To ensure that future premium increases are implemented in an affordable manner, the House HFIA amendment establishes a minimum and maximum premium increase structure for non-actuarially priced flood insurance policies. Under this system, premiums for non-actuarially priced policies must increase by an average of 5 percent from the previous year, but in no circumstance may be increased by more than 15 percent of the previous year. At no time will a policy holder be charged a rate that exceeds the full risk, actuarial premium rate.
To ensure the NFIP builds sufficient cash reserves to protect American taxpayers, the House HFIA amendment establishes an annual surcharge for all non-actuarially priced flood insurance policies. The annual surcharge for non-actuarially priced residential flood insurance policies will be $25 while the annual surcharge on similar policies for non-residential property or non-primary residences will be $250. Surcharges will be suspended once a policy’s premium equals the full risk, actuarially sound premium rate. All surcharge proceeds are dedicated to the NFIP’s reserve fund, which was created through the Biggert-Waters Act.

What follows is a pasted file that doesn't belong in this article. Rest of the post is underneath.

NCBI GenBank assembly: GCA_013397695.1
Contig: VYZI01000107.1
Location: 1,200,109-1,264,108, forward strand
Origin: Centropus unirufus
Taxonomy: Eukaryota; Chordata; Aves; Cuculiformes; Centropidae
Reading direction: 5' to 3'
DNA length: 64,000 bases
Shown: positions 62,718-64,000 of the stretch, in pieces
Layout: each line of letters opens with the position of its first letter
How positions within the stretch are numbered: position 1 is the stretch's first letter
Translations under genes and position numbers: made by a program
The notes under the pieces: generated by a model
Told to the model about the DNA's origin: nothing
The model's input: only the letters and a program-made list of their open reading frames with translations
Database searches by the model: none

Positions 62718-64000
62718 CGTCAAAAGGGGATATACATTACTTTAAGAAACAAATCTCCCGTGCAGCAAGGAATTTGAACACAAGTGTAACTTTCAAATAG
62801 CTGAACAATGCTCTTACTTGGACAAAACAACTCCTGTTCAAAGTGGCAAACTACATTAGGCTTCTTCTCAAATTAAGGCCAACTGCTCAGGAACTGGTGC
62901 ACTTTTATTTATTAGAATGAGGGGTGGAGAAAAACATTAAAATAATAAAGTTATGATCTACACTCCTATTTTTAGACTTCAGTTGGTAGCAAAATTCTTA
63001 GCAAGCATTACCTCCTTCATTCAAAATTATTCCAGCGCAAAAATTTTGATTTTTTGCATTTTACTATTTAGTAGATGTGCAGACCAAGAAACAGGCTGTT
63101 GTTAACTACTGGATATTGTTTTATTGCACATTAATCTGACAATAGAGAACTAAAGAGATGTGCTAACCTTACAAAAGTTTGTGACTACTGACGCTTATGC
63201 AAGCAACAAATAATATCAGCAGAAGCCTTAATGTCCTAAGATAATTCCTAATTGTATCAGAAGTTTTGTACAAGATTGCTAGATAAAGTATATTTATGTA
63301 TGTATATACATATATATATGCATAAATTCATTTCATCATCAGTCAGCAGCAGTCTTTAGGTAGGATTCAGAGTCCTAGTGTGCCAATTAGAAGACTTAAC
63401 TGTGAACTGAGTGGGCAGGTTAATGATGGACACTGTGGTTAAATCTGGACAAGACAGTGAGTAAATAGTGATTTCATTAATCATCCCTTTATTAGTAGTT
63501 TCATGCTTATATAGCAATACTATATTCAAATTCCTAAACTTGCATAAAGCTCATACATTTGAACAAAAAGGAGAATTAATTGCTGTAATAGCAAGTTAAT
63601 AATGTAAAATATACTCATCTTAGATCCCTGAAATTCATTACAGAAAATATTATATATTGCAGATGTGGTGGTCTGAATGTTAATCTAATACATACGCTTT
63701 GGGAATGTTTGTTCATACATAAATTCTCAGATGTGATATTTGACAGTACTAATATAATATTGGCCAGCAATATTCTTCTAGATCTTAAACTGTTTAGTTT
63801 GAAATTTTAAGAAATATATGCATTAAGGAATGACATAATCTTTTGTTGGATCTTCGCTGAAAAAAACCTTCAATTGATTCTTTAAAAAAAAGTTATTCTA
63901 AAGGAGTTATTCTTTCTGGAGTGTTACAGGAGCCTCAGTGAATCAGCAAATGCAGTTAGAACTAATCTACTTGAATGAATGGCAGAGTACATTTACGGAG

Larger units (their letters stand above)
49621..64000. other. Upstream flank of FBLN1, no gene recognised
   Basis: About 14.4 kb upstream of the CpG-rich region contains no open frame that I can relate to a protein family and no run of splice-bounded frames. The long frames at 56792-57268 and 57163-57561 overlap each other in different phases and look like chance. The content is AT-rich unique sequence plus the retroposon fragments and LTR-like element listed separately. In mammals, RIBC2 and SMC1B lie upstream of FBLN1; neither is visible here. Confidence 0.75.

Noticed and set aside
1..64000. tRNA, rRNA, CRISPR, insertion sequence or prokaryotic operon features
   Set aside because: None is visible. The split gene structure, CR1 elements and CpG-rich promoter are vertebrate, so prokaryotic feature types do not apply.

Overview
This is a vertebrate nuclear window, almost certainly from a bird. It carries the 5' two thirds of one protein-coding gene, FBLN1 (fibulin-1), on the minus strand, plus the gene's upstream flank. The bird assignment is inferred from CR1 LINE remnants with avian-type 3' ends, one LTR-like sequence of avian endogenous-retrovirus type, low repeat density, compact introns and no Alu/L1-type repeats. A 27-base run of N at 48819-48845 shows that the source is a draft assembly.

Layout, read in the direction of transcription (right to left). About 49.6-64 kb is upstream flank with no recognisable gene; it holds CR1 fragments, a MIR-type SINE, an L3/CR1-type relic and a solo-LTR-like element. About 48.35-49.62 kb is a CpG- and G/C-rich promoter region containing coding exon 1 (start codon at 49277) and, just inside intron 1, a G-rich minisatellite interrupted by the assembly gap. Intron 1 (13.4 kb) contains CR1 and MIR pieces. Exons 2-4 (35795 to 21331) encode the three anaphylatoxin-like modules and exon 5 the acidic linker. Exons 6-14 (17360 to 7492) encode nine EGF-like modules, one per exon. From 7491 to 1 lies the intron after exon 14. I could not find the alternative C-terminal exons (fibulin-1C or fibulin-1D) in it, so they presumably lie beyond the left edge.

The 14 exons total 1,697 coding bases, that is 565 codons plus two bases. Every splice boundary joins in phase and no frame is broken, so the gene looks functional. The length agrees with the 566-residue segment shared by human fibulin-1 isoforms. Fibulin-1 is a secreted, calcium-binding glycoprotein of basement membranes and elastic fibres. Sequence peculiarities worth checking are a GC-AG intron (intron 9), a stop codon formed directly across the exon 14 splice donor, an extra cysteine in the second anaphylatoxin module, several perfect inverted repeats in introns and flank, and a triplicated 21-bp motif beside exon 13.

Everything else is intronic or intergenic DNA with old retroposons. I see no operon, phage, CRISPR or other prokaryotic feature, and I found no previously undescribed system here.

If you have any questions or comments regarding the House amendment to H.R. 3370 or changes to federal flood insurance, please contact CAI Government Affairs at email@example.com or (888) 224-4321.
CAI Government Affairs represents the interests of the 62.5 million people living and working in America’s community associations on legislative and regulatory issues at the local, state, and federal level of government.